Central Regional House of Chiefs backs lithium project


The Central Regional House of Chiefs have voiced their support for the Ewoyaa Lithium project.

This comes in the face of initial opposition from a section of civil society actors and organisations, including the Institute of Economic Affairs (IEA) and other stakeholders, which argued that the agreement is not in the best interest of the nation.

However, President of the Central Regional House of Chiefs, Odeefo Amoakwa Buadu VIII, said given the critical importance of green minerals like lithium in the global shift toward cleaner energy, it is imperative to take advantage of the resource found in the region.

He said: “As a Regional House of Chiefs, we want to take advantage of this opportunity. We must make a decision and do so on time. So, we have decided to take advantage and mine it for the benefit of our people”.

While acknowledging that the lithium agreement with Barari DV Ghana Limited – a subsidiary of the Australian-based Atlantic Lithium Company may not be flawless, Odeefo Amoakwa Buadu VIII asserted that it represents an initial step in harnessing the resource. He noted that challenges identified in the agreement could be addressed.

The President of the Central Regional House of Chiefs, who was speaking in an interview on the back of an engagement with the Ministry of Lands and Natural Resource at Cape Coast in the Central Region, added that those opposed to the deal may have valid reasons to resist it.

However, unlike those opposed to the deal, he noted that the Central Regional House of Chiefs believes that it will serve the best interest of its people; hence, the need to move forward with the agreement. “We want to take advantage of the opportunity now to ensure that we mine lithium as early as possible.”

According to the traditional leader, the extraction of lithium will have ripple economic benefits for host communities, indigenous businesses and the overall region.

The approval of the chiefs in the region serves as the green light for the commencement of the extraction of the country’s lithium deposits pending the ratification of the agreement by Parliament.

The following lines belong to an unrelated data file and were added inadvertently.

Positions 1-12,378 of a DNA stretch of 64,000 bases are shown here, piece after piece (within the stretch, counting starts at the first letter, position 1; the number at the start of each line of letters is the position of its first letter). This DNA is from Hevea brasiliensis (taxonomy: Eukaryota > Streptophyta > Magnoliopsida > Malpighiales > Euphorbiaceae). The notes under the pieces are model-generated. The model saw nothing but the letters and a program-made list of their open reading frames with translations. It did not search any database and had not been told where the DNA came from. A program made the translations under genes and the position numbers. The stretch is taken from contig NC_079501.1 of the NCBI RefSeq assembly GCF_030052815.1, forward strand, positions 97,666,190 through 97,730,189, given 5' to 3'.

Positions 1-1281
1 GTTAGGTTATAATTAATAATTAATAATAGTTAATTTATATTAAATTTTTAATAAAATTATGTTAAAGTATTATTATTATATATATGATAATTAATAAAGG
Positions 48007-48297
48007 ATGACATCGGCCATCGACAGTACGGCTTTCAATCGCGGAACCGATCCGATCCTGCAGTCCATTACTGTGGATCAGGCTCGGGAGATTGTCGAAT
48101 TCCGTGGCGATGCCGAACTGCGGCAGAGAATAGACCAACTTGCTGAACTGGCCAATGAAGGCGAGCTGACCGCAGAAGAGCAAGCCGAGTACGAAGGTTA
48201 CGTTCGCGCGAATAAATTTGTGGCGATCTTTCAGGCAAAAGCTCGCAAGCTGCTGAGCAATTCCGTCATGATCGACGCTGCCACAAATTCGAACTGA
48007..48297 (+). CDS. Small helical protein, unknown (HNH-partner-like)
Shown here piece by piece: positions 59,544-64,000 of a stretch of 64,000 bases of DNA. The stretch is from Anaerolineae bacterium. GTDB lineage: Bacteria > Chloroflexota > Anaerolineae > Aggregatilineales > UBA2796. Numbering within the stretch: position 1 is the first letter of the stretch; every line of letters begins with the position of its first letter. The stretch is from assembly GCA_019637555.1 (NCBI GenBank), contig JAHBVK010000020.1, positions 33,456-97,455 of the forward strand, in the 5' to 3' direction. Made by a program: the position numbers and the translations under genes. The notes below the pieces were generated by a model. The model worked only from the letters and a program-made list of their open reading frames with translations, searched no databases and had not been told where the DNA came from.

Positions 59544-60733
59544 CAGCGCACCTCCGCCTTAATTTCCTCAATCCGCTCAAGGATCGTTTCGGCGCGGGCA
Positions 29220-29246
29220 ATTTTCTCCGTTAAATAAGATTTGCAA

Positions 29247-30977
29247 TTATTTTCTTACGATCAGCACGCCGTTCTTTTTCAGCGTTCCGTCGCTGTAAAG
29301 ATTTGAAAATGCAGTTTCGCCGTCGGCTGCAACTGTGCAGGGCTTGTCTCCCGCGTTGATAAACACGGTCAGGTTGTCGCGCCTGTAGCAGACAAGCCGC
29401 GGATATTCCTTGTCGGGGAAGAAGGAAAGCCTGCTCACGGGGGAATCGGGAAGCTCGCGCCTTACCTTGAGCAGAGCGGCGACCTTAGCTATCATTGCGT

The development comes on the back of mounting opposition to the inaugural lithium lease, which covers 15 years.

The agreement with Barari DV, a subsidiary of Atlantic Lithium Company Limited, among others, incorporates new and enhanced terms to ensure the country optimally benefits from this mineral, according to the Ministry of Lands and Natural Resources.

This includes increased royalty rate, state and local participation, and value addition to the mineral mined. The lease agreement follows the completion of prospecting and feasibility studies by the company, as well as a series of negotiations between the state and Barari DV.

The deal covers an area of approximately 42.63 square kilometres. It grants the company exclusive rights to work and produce lithium and associated minerals in the area under the country’s mining laws.

The Deputy Minister in charge of Mines, George Mireku Duker, who led officials of the ministry, including the Minerals Commission, to engage the traditional rulers, explained that the government was enjoined to grant a licence to the company, which had conducted reconnaissance and prospecting activities at the site.

In granting a mining licence, he said, the government ensured that the ultimate interest of indigenous people of Ewoyaa and Ghanaians reigned supreme in the agreement.

He also touted the integral role of lithium in the global fight against climate change, explaining that Ghana is well-placed to contribute significantly to the fight with the discovery.

Furthermore, he outlined the employment and socio-economic benefits the Central Region is set to enjoy with the exploitation of the commodity.

Similarly, the Chief Executive Officer of the Minerals Commission, Martin Ayisi, assured the chiefs of his outfit’s commitment to ensuring that mining activities inure to the benefit of host communities.

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